Rauner needs to do more than talk—and veto—on gun violence
GREG HINZ ON POLITICS
If you go to a store and drop an expensive piece of crystal, the rule is the same the world over: you just bought it, pony up.
That’s pretty much my sentiment about how Gov. Bruce Rauner is promising some new and improved plan now that his veto of a bill to begin state licensing of gun dealers has been sustained.
You own it, governor. For likely political reasons, you knocked off a good if imperfect bill that police departments all over Chicago desperately wanted to keep guns out of the hands of bad guys, guns that are used in murders and rapes and stick-ups. Now it’s up to you to present a replacement that does the same thing, or pay the price with hundreds of thousands of moderate suburban voters who really do care about this issue.
For years, police officials in Chicago and other areas have been complaining that a large share of the guns seized after crimes here come from just a few shops, some in the state and some across the line in Indiana. Those shops are licensed and regulated by the federal government, but there are few agents and lots of dealers. And all of those people report to President Donald Trump, who is focused on pleasing his base, particularly rural and semi-rural blue-collar folks for whom the thought of having any limits on their ability to buy the gun of their choice is a virtual death sentence, one that would leave them undefended against an evil world.
So, after several years of trying, the Democratic-dominated General Assembly actually passed a bill. It would have required state licensing of anyone who sells or leases at least 10 firearms a year, with mandatory training of sales personnel on how to do background checks and prevent strawman purchases by a person acting as an agent for someone else. There would be a licensing fee of $1,000 for every five years. And local sheriffs would have had to approve each license in their county.
The bill draw support from a wide range of officials, from Chicago Police Supt. Eddie Johnson to Cardinal Blase Cupich, who urged Rauner to immediately sign it into law while work continued on other matters. Instead, Rauner vetoed it.
Duplicate licensing rules “do little to improve public safety,” Rauner said in his veto message. “Such narrowly focused legislative responses make for good political cover, but they do little to stop the illegal flow of guns into Illinois or prevent people from committing thousands of crimes in our state each year with illegal guns,” he added.
The veto came not many weeks or months after passage, as is usually the case when Rauner deals with legislation, but shortly thereafter, on March 13, just days before the primary election in which Rauner was running for his political life against conservative challenger Jeanne Ives. If you think the timing is just a coincidence, I have a lovely bridge in Brooklyn to sell you.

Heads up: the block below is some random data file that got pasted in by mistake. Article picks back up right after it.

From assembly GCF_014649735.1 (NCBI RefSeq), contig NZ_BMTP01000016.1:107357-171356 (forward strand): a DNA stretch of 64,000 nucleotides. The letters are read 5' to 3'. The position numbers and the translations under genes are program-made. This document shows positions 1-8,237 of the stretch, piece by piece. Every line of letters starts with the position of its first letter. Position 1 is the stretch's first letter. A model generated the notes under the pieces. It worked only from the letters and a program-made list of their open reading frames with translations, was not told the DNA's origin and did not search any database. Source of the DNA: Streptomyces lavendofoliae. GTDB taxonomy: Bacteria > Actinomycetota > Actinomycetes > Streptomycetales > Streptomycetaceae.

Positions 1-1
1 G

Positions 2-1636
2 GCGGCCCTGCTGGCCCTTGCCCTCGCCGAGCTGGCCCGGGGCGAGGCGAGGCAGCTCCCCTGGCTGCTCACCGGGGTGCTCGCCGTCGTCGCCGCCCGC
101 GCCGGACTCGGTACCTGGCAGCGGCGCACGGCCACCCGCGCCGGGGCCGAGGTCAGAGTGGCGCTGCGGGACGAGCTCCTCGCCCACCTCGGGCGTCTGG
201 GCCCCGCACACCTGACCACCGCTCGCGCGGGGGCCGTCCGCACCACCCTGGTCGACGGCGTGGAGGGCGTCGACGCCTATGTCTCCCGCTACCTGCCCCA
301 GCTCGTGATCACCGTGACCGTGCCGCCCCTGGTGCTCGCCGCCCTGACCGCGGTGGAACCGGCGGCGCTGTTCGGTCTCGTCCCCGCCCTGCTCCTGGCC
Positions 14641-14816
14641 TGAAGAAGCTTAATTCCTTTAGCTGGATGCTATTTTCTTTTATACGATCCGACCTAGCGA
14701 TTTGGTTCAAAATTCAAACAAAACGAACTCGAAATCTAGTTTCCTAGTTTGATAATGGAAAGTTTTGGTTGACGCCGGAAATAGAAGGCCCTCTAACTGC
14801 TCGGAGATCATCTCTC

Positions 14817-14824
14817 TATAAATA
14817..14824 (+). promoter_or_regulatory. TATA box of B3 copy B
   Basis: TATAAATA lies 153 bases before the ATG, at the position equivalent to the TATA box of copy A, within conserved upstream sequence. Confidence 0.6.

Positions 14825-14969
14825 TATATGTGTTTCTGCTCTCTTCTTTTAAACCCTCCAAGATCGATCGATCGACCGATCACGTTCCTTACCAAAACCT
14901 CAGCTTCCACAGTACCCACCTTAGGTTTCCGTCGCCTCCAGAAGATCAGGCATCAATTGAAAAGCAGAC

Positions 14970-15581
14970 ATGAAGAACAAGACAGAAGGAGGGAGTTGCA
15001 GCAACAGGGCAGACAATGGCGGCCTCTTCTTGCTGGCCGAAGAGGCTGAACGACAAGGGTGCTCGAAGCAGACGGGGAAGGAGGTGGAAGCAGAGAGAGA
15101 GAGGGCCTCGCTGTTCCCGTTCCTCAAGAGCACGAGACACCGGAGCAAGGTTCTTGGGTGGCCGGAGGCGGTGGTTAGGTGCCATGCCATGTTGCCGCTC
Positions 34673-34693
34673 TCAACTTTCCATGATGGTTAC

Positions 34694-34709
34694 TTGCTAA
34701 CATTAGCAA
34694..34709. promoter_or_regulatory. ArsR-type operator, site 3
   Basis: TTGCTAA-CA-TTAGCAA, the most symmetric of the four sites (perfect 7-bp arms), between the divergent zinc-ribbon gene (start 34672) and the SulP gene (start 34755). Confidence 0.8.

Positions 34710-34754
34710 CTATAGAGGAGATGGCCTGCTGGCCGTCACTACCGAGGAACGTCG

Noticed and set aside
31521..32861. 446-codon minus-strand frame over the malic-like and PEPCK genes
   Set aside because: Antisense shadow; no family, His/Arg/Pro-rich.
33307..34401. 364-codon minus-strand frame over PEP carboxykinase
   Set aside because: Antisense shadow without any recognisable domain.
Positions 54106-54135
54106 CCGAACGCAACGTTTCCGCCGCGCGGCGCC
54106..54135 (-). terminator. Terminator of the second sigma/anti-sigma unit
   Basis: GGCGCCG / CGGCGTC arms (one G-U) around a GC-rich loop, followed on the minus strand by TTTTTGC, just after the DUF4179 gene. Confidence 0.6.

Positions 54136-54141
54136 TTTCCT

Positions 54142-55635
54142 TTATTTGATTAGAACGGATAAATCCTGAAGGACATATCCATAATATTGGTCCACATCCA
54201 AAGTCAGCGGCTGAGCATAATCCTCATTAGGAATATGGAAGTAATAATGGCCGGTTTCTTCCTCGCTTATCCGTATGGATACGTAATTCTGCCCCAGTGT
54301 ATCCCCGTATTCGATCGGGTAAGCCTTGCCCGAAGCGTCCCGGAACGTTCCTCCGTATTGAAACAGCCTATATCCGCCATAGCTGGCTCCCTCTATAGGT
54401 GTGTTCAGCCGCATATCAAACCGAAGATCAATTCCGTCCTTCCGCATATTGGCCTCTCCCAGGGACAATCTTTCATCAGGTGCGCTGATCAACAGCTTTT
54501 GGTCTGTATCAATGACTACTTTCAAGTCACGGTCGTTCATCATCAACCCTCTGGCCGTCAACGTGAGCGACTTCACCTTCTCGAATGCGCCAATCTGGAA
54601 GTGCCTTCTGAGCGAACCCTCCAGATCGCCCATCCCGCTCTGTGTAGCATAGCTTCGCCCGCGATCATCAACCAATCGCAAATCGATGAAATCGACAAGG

In the months since, Democrats have been trying to round up the votes for an override. But sponsors had trouble, because downstate Democrats love their personal pieces almost as much as Republicans. The deadline for an override effort was yesterday, when the chief sponsor of the bill, Sen. Don Harmon of Oak Park, pulled the plug, saying he had adequate support in the Senate but not the House.
Harmon also said he’s making some progress with suburban Republicans on a slightly modified version of the bill. We’ll see if things work out.
Meanwhile Rauner, who in his veto message promised to roll out a comprehensive anti-violence package within days, released a statement late yesterday saying a detailed plan will be issued, um, soon. Real soon.
The statement: “All any father or mother really wants to know is that their family is safe. We need to focus on illegal gun trafficking, school safety, how to best keep guns out of the hands of criminals and the mentally ill. These are bipartisan issues that we are working on collaboratively in our Public Safety Working Group to drive real solutions.”
Team Rauner also suggests Democrats are looking for an issue more than a solution, or they would have passed a bill to ban bump-stocks that Rauner favors. State Sen. Kwame Raoul, D-Chicago, has a different take: The bill was watered down by Republicans, but Senate Democrats in the next two days will repass the original bill and send it to the House.
Only an idiot won’t admit that Democrats indeed think they have an issue here. And they’ve made some mistakes themselves, notably the failure of Supt. Johnson’s department to flag people it believes are mentally unfit to carry firearms under state law.
But that doesn’t change the fact that Illinois was about to get a law that would have helped, and Rauner killed it. Any number of things in this world are regulated by both the state and the Feds. That apparently was not convincin’ to our Harley ridin’, big talkin’ state chief executive.
I’ll wait to see what else he rolls out. Meantime, there’s no doubt who wears the jacket for this particular failure of government.